James Baldwin, ‘The Creative Process’, 1962, cited in: Toni Morrison, Ed., James Baldwin: Collected essays, New York 1998, p. 670
Vibrantly rendered in charcoal, pastel and pencil on paper, Selective Histories comes from Toyin Ojih Odutola’s interrogative series from 2016, A Matter of Fact. Exhibited in the year of its creation at the Museum of African Diaspora, San Francisco, this thought-provoking body of work weaves an intricate narrative around the extravagantly opulent, and entirely fictitious, Emeka family of the Nigerian Umutze Amara Clan, in order to probe and question constructs of wealth and race in contemporary society. The resultant eighteen works on paper in A Matter of Fact – simultaneously figments of Ojih Odutola’s imagination, and, in a more nuanced sense, symbols of society at large – flit tantalisingly between fact and fiction, history and myth. They are, as the artist has so poignantly proclaimed, “a band of characters who have always existed and yet never existed” (Toyin Ojih Odutola cited in: ‘A Matter of Fact: Toyin Ojih Odutola’, The Museum of African Diaspora Resource Guide, San Francisco 2016, p. 4).
Selective Histories is one of the standout paintings of the series. Presented from a closely cropped and intriguing perspective, the work depicts a group of ornately framed paintings depicting landscape scenes, portraits, still-lifes, and a large-eyed, Hockney-esque Dachshund who rests sleepily on a striped settee. Hung in the prestigious Salon style, the paintings surround an intricately carved tribal mask. Set against deep vermillion wall paper, the gilded Rococo frames speak to a privileged domestic world of luxury and grandeur. The right hand of an unseen figure positioned beyond the picture plane cuts through the bottom right of the composition: adorned with two glistening rings, its index finger reaches out evocatively towards the cheek of the African mask. Composed in Ojih Odutola’s signature style of feathery marks in black and white, the sensuous black skin of the hand is at once dynamic and volatile. As if imbued with the transmutable fluidity of running water, Ojih Odutola’s approach to the representation of skin offers a compelling metaphor for her own experiences of diaspora and the complexities of assimilation. Born in Ife, Nigeria, in 1985, and raised in Alabama in the United States, Ojih Odutola developed an understanding of selfhood as innately multivalent, multilayered, and ever-changing. “My family and I have constantly been affected by the places we have lived”, she has explained, “and in so doing have adjusted ourselves to every context… This is not something we view as strange anymore, having to change yourself or your nature to mould it into each and every context we find ourselves in” (Toyin Ojih Odutola cited in ‘Toyin Ojih Odutola: Like the Sea’, Jack Shainman Gallery, 2014, online).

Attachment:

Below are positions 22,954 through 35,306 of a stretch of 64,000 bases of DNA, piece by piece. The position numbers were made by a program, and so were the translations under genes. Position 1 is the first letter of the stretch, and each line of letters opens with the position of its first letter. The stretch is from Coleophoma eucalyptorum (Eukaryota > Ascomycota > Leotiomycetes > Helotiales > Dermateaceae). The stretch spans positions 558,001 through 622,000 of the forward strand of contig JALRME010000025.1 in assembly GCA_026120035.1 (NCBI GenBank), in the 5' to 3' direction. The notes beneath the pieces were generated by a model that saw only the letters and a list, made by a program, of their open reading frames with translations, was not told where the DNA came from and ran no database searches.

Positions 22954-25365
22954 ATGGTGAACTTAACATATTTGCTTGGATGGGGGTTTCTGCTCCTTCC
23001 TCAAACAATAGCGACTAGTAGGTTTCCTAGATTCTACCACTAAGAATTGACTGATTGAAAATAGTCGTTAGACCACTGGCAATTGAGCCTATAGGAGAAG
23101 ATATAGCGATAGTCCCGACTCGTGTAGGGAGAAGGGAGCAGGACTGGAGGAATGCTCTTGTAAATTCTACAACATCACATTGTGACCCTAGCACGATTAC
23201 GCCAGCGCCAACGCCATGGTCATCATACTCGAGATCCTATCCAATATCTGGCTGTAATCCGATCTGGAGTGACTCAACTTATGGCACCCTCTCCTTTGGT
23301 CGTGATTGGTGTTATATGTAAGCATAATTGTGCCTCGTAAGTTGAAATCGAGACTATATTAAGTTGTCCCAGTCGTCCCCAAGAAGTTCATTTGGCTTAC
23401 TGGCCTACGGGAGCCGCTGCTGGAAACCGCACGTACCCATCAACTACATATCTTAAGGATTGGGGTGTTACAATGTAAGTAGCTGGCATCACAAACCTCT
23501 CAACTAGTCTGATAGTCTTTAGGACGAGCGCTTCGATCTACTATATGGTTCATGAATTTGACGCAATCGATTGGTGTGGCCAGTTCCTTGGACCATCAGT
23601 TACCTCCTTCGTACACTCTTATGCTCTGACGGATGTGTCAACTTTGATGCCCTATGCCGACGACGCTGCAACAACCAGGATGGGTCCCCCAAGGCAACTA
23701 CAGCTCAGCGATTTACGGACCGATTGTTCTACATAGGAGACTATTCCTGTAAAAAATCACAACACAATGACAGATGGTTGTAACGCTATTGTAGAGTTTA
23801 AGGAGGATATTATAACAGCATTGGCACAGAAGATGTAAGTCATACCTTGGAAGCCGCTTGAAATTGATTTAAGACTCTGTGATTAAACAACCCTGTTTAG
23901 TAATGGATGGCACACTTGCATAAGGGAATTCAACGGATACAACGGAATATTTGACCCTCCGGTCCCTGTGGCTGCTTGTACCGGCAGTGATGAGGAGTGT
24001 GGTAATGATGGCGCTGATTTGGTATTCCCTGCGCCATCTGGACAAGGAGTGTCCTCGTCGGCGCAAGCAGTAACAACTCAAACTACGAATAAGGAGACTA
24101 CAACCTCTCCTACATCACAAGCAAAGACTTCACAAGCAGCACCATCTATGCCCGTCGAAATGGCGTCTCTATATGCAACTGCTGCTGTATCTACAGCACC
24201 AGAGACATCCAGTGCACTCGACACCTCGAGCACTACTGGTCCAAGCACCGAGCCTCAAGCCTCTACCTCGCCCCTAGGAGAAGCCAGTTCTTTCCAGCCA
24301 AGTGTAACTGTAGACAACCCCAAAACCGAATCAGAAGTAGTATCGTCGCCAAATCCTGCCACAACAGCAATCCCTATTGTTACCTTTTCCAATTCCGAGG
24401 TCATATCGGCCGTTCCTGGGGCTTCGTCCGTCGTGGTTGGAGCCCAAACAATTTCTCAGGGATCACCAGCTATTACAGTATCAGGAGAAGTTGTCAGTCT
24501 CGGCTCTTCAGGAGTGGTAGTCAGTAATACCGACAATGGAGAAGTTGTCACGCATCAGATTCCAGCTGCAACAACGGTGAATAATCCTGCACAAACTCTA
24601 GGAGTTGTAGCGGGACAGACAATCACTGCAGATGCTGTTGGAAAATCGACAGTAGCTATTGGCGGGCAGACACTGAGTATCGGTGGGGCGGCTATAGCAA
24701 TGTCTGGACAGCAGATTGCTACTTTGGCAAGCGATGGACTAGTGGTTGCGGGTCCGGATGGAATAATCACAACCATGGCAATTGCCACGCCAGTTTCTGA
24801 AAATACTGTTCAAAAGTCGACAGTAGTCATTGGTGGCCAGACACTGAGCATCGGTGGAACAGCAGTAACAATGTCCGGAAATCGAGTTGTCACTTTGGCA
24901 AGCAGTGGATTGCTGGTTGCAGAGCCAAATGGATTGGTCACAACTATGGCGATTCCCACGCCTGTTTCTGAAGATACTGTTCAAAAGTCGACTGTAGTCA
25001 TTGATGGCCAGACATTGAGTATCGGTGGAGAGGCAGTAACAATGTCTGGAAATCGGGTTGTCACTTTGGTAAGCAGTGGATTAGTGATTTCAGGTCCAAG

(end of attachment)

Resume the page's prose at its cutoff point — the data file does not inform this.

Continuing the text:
Ojih Odutola has received outstanding critical acclaim in recent years, and 2017 saw her first solo-exhibition in New York at the Whitney Museum of American Art. Influenced by artists such as David Hockney, Lucien Freud, Paula Rego and Lynette Yaidom-Boakye, as well as the great twentieth-century social critic James Baldwin, the current series presents a new artistic direction for the artist. Her previous drawings, rendered predominantly in ballpoint pen, have centred around the monochromatic exploration of blackness – both as colour and concept – as tonal, manifold and diverse. Introducing bold, vibrant colour into her paintings, the artist has expanded her focus to consider and ultimately challenge preconceived notions of race, affluence and, indeed, history itself. “Like Blackness, wealth defines the spaces of those who inhabit it”, she has remarked, “it limits and/or permits movement and readjusts context. Furthermore, like anything involving race and ethnicity, wealth, upon the striated plane of class, is indicative of a history that is invented and constantly reaffirmed to keep the construct going” (Toyin Ojih Odutola cited in: ‘A Matter of Fact: Toyin Ojih Odutola’, op. cit., p. 4). In the fabulist and enthralling world of Selective Histories, Ojih Odutola’s artistic aims are powerfully and provocatively achieved.
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